I have come to realize that:
1. Yes it has been a while since I did a “Let’s Talk About…” entry and
2. It has been a while since I posted PERIOD. My apologizes. I will try to do better.
But I have been inspired by recent events where I struggled to remember how to spell “파이팅” – a word I used to use ALL the time. And as I was looking it up once more, I started to think about other words of encouragement that are used in Korea.
So, why not have a positive entry? Let’s talk about Words of Encouragement!
Let’s start with ones we have already gone over/is already well known!
파이팅/화이팅 – AKA: One of the most popular/most heard of terms of encouragement (Thank you K-Dramas!) Paiting/Hwaiting/Fighting is a term of encouragement that is kind of similar to “You got this!” Type of phrase.
I am using a few sites as references and there is another phrase that pops up on all of them that I also remember from quite a few songs:
This means “It’s okay/It’s alright.” And if you say it so it is a question, you are asking “Are you okay?” type of thing.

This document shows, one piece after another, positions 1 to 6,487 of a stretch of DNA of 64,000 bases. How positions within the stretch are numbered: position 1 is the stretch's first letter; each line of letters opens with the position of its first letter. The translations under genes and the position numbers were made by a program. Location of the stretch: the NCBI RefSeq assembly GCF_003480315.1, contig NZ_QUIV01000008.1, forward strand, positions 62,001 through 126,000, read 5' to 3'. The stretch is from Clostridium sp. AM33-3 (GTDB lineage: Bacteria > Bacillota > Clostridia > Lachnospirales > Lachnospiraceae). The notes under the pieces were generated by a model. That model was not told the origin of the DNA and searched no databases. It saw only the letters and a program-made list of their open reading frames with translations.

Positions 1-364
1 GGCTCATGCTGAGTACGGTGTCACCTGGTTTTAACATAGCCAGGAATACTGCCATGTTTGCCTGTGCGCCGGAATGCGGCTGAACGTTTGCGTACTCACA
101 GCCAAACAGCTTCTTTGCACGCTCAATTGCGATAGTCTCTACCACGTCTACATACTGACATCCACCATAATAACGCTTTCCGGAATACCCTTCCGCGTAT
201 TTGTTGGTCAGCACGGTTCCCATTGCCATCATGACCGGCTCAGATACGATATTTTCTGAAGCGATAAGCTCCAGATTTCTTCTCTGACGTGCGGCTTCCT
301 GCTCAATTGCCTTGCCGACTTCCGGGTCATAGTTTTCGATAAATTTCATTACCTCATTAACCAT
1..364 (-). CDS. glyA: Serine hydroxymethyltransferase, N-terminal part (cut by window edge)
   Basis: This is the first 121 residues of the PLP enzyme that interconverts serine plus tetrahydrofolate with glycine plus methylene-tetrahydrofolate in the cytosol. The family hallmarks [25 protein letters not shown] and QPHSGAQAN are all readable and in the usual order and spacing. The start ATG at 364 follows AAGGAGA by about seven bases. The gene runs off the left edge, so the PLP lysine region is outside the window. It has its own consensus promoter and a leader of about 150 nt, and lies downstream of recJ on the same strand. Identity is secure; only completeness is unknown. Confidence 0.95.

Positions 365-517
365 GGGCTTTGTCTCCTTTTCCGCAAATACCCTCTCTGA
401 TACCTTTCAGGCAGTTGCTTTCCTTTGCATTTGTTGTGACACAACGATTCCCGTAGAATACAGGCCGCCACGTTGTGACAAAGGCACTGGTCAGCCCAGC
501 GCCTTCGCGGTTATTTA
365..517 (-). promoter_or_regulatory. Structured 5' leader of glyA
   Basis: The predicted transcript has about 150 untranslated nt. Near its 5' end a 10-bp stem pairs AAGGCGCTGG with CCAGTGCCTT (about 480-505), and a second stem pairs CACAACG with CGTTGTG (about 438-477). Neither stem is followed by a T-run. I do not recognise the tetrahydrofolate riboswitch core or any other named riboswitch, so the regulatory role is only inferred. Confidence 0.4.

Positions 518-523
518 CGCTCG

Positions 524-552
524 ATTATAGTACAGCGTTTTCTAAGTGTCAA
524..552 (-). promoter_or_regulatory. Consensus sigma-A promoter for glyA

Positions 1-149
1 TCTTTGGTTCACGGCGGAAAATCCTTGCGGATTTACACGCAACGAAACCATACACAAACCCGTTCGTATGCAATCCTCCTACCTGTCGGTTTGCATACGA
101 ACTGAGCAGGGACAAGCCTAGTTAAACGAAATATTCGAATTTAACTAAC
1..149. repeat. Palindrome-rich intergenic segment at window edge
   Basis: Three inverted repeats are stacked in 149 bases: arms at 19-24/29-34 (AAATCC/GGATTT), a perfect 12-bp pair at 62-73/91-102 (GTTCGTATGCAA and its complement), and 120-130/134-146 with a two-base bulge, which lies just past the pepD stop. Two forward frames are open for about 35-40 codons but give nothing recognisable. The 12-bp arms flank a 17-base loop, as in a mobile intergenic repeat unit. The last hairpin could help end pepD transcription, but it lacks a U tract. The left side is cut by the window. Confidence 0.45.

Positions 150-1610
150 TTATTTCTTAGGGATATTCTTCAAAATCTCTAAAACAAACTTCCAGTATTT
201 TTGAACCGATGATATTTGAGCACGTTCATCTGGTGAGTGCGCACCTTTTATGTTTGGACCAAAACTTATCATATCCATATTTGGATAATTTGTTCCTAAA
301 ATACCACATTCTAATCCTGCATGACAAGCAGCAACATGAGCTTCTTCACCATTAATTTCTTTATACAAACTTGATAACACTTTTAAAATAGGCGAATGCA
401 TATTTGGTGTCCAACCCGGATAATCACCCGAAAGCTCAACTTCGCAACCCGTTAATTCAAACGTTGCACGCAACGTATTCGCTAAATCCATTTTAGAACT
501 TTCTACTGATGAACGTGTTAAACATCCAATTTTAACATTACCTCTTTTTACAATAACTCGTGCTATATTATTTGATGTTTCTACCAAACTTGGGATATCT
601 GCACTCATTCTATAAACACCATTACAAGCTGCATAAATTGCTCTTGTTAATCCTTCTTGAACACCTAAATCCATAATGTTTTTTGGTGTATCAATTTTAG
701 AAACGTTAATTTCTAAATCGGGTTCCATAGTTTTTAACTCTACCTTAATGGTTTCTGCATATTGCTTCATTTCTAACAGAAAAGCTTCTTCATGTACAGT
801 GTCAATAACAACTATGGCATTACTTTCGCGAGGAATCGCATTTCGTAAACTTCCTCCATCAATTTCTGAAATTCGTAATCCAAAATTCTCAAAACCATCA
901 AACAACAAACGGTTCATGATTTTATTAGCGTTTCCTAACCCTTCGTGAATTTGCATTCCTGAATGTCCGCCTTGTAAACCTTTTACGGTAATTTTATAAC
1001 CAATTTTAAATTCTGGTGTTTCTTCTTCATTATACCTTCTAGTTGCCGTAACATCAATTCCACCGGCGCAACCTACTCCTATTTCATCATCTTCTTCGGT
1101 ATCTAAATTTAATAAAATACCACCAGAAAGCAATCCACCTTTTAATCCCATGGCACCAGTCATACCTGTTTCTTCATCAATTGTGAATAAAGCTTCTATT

It actually is a conjugation of the word 괜찮다. This verb basically means: nice, good, fine, all right, okay, safe, secure, etc.
Based off of what we have talked before, you can tell which one is the formal version, right? (Hint: 요.)
This phrase means “You can do it!” When I was looking up encouraging phrases online, Korean101 added an extra word to it: 넌 할수있어!
Thankfully I was able to locate an entry that helped explain that this phrase/word comes from the verb “할수있다” which equates to “can do” – Thank you LearnKoreanLP.com. I would have been more lost without you.
(I was originally trying words like 할수다 and 할수하다 to see which it would be, thinking that 있 was part of the conjugating. I was incorrect, but CLOSE. Shows that we are learning and that this really all is part of the process. We can do this!)
And of course, the formal version has the “요”.
And… so this isn’t too long, let’s do ONE more phrase – one that I think should be applied to everyone who has made it this far with me and has made progress (and possibly surpassed me!).
This phrase means “I’m proud of you.” Which, I think is really fitting way to end this entry. I am proud of you.
This word comes from the verb 자랑스러워 하다 which means “to be proud of.” (I believe.) And you know which one is formal and which is informal.
And that is where we are stopping for today!
Yes, I know it has been a while, but here we go. I figured this is a good way to come back! Positively!
And there may be a new section. I have a question to ask you all… which I will post later this week when I can.
Until then, 안녕히계세요!